Is This Your Situation: Wondering About Closing Costs?

When saving for a home, most people are primarily worried about saving up the cost of a down payment. But as all your homeowner friends will tell you when you start seriously looking for homes, there’s more to the cost of a home than the sticker price. When you close a mortgage, you have to pay closing costs. Also known as settlement fees, they cost about 2%-5% of the total cost of the home. That may sound small next to the 20% many people save up for the down payment, but on a $250,000 home, closing costs would add $5,000-$12,500. That’s no small change. So what does that money buy?

Lender fees. Not every mortgage lender charges fees, but most do. Lenders want a guaranteed profit up front — one they know they’ll get whether you wind up being able to pay your mortgage or not.

Third-party fees. A lot of people are involved in the purchase of a home. Someone will need to run a credit check on you. Your local government will need to appraise the home for tax purposes. The mortgage lender will call a surveyor. It all costs money. The largest third-party fee, however, is the title search. For this fee, a lawyer is engaged to look through records and make absolutely sure that the person selling you a home is definitely the owner of that home. Without title insurance, you’re vulnerable to lawsuits from anyone who claims otherwise.

Prepayments. When you close on a home, you owe prorated interest on the mortgage for the rest of the month. For example, if you make your purchase on Oct. 15, you owe half a month’s worth of interest before you get your next bill on Nov. 1, and you’re expected to pay that money at closing. The same may go for part of your property tax and insurance payments, depending on the time of year when you purchase.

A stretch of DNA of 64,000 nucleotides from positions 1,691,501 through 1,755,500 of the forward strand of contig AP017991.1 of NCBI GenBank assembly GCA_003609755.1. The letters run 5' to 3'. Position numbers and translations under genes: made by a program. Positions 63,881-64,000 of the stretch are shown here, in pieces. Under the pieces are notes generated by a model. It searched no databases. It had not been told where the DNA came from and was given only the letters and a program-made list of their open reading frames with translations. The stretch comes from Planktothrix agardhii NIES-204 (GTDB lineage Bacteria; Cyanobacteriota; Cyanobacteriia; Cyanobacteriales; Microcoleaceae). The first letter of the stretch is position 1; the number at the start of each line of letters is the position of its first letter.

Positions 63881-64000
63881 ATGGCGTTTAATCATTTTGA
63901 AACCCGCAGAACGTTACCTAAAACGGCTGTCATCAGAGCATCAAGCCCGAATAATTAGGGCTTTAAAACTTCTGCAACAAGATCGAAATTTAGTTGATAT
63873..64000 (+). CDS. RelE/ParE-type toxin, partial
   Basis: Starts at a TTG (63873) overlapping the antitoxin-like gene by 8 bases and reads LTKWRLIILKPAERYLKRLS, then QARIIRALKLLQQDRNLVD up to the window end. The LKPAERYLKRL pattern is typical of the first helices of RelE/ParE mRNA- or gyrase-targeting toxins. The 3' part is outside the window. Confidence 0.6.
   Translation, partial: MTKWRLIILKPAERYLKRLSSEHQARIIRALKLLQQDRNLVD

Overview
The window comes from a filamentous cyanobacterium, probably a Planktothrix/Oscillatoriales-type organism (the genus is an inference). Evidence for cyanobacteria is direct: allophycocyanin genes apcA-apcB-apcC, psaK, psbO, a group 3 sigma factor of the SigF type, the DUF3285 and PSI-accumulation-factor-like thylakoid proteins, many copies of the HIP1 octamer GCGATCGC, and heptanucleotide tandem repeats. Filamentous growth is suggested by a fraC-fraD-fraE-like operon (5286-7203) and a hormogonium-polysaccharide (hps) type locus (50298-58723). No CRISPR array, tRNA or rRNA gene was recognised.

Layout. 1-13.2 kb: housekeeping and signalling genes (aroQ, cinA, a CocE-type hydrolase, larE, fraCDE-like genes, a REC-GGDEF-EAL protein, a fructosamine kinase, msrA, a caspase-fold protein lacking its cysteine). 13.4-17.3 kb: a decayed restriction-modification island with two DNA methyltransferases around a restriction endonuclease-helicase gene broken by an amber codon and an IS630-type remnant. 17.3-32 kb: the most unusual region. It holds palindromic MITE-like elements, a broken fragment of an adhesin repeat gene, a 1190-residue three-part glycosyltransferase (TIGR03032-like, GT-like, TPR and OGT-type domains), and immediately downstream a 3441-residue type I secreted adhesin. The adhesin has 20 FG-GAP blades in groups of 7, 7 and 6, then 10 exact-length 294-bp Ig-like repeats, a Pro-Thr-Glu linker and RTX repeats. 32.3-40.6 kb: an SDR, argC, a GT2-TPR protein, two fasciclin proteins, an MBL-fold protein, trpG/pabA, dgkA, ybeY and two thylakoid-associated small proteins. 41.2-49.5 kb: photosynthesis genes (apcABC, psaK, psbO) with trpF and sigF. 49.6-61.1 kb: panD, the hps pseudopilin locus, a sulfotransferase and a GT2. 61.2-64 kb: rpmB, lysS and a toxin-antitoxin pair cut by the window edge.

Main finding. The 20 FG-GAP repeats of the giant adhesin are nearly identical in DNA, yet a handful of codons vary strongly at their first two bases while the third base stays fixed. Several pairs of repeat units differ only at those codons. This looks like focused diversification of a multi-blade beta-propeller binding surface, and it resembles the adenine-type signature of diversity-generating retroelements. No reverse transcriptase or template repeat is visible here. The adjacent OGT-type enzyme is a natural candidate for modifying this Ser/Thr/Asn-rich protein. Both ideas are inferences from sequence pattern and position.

Points or Credits. Some lenders may allow you to pay part of your mortgage at closing. A point, also called a credit by some lenders, is 1% of your mortgage. Paying one point down at closing will lower your mortgage payments by 0.25%. Whether it makes sense for you to pay down points at closing depends on your circumstances.

This is just a summary — there are more details. Closing costs come as a surprise to some first-time homebuyers, but they don’t have to. Knowing the costs you’ll have to pay means you’ll know how much you need to save. Work with us, and we can help you get a close estimate of the total costs of your home.

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